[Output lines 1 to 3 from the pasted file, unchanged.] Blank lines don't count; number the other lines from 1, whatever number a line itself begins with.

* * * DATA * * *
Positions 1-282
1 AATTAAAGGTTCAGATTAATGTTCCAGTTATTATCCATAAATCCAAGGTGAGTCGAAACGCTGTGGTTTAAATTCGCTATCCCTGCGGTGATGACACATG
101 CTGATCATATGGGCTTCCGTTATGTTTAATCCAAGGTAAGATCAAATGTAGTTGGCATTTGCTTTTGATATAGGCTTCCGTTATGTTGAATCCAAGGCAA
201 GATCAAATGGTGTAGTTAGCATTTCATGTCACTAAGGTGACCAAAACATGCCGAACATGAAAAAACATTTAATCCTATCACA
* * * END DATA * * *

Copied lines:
Positions 1-282
1 AATTAAAGGTTCAGATTAATGTTCCAGTTATTATCCATAAATCCAAGGTGAGTCGAAACGCTGTGGTTTAAATTCGCTATCCCTGCGGTGATGACACATG
101 CTGATCATATGGGCTTCCGTTATGTTTAATCCAAGGTAAGATCAAATGTAGTTGGCATTTGCTTTTGATATAGGCTTCCGTTATGTTGAATCCAAGGCAA